7 Sep 2013, 01:52 PM Reply Like
  • what do I know
    , contributor
    Comments (1049) | Send Message
     
    You are so right! When RIMM?BBRY started its business the news came later that it started its started its business on somebody else's "Patents" and I told my broker that RIMM had to start its own R/D and what happened it will be sold at a "Fire Sale", and same thing will happen to LENOVO, they wought to have their own R/D.
    /
    7 Sep 2013, 02:30 PM Reply Like
  • BigJ1260
    , contributor
    Comments (200) | Send Message
     
    Apple and Samesung only ones making any money in Mobile Hardware.

     

    Lenovos battle cry is that they can be better at losing money on mobile devices than Huawei and others - and that they can do it faster.

     

    It's the OS and tieing consumers into an ecosystem (apps, the cloud etc.) that will give the Hardware value in the end. Apple has not even begun to monetize this aspect to the level that they can and eventually will.
    7 Sep 2013, 02:13 PM Reply Like
  • alext1379
    , contributor
    Comments (706) | Send Message
     
    So basically Lenovo is going to churn out counterfeit products double time now. I know China's playbook too, same as S.Korea Inc and Japan Inc.

     

    Copy, give for free, whitey praises you as he sends his neighbours to the unemployment line.
    7 Sep 2013, 02:21 PM Reply Like
  • Genesis Housing
    , contributor
    Comments (423) | Send Message
     
    they should counter bid for nokia
    7 Sep 2013, 03:47 PM Reply Like
  • Kevin Murphy
    , contributor
    Comments (62) | Send Message
     
    I about 1995, MSFT and INTC earned over 100% of the profits in the PC business -- in other words, most of the players lost money.

     

    The same thing is happening in cell phones, there will be a few companies that provide key components, and a bunch of manufacturers eating each other alive, trying to get by on tiny margins.

     

    We can all predict that QCOM and AAPL will be profitable, they have differentiation. Maybe some small guys with technology can get profitable, but the track record is that AAPL buys them before they go public, like they bought Authentec for fingerprint scanning.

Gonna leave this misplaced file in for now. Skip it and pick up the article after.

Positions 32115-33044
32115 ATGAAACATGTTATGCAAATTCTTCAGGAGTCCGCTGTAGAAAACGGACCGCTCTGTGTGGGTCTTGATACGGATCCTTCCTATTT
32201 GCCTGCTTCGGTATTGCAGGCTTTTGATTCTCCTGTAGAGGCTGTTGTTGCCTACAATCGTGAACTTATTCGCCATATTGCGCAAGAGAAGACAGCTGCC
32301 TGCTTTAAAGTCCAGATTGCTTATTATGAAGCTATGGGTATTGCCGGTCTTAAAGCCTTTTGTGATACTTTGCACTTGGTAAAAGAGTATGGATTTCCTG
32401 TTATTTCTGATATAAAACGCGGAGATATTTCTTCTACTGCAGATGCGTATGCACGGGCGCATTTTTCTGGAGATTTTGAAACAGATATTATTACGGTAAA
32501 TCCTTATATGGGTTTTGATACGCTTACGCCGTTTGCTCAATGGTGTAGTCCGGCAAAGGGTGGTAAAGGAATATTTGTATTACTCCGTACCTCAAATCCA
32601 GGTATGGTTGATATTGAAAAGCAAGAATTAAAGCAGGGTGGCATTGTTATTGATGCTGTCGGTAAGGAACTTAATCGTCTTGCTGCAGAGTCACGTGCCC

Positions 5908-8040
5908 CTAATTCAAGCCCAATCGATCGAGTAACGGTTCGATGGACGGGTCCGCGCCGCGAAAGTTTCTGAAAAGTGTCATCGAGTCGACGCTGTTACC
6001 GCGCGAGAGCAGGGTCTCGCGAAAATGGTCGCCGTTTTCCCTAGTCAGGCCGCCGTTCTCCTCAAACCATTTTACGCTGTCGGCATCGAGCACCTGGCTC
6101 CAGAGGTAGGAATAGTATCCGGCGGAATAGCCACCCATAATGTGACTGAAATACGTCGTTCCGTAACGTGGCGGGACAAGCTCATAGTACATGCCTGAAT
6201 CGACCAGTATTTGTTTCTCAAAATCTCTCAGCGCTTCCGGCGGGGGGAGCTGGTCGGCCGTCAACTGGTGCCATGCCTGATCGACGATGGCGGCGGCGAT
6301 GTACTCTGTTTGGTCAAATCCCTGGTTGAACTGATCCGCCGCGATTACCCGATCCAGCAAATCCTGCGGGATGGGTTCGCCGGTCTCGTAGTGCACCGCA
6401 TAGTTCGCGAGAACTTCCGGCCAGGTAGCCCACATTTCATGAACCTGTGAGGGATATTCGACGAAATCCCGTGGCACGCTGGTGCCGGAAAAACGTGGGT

I think AAPL will continue fighting for business via its ecosystem, getting into payment systems, maybe someday buying a credit card company or a company that provides technology to that industry. I don't think Lenovo will compete directly with QCOM, INTC or AAPL, I think it will be one of the players that sucks most of the margin out of a huge business so lots of players eventually exit the playing field, like Panasonic just did.
    7 Sep 2013, 04:13 PM Reply Like
  • dmarilley
    , contributor
    Comments (570) | Send Message
     
    Lenovo has tangible product designs and the flexibility to produce 100 million smart phones at any quality level. With state of the art cellular technology morphing so quickly, a six month product life in North America seems likely, with the best phones being priced as practically disposable. That is simply emerging reality. The word cheap commodity packaged in a more permanent durable outer shell seems to come to mind.
    7 Sep 2013, 06:23 PM Reply Like
  • jjkiam
    , contributor
    Comments (331) | Send Message
     
    I agree with the comments about the race to zero in what is fast becoming a "commoditized" smartphone market. However the key to avoiding this for Apple is the same thing that protected Msft and Intel. Own the operating system and design your own chips. One addtl factor that makes Apple less susceptible to low end commodity competition is their expanding services enterprise. Their growing ecosystem is something that NONE of their hardware competitors from Asia offer. Once Apple fixes it's maps disaster and continues to replace Google from more of it's ecosystem and retain even more advertising revenue then the market may start balancing the overweighted Google PE with a more appropriate Apple PE
    8 Sep 2013, 08:33 AM Reply Like
  • techy46
    , contributor
    Comments (5514) | Send Message
     
    Smart phones and tablets are PC's and based on function, form and size should cost 25-30% less then comparable PC's therefore they should sell for $200-300 and that's going to hurt a lot of sellers.
    8 Sep 2013, 09:36 AM Reply Like
  • chopchop0
    , contributor
    Comments (3131) | Send Message
     
    Lenovo probably should focus on making a decent premium tablet first LOL. There's enough crap at $100 or less level.
    9 Sep 2013, 10:26 AM Reply Like
  • Sam Liu
    , contributor
    Comments (3864) | Send Message
     
    Some 8 years or so I bought a Lenovo feature phone, I would hardly buy another of Lenovo's products. Also something to do with Windows.

     

    Long: MSFT, Lenovo pink sheets
    10 Sep 2013, 09:39 AM Reply Like
  • pocohonta
    , contributor
    Comments (543) | Send Message
     
    Barron's has a front-page article about Lenovo, and the rosy, upbeat growth story narrative sounded good until (page 24) the article discussed the "razor-thin profit margin". It's operating margin is 2.4% (as compared to 5.4% of trouble Dell, and far, far below Apple's 29%.

     

    At 2.4% margin, any supply disruption (ie. memory chip price spike) will easily turn a profitable quarter into a big loss.
    9 Sep 2013, 11:40 AM Reply Like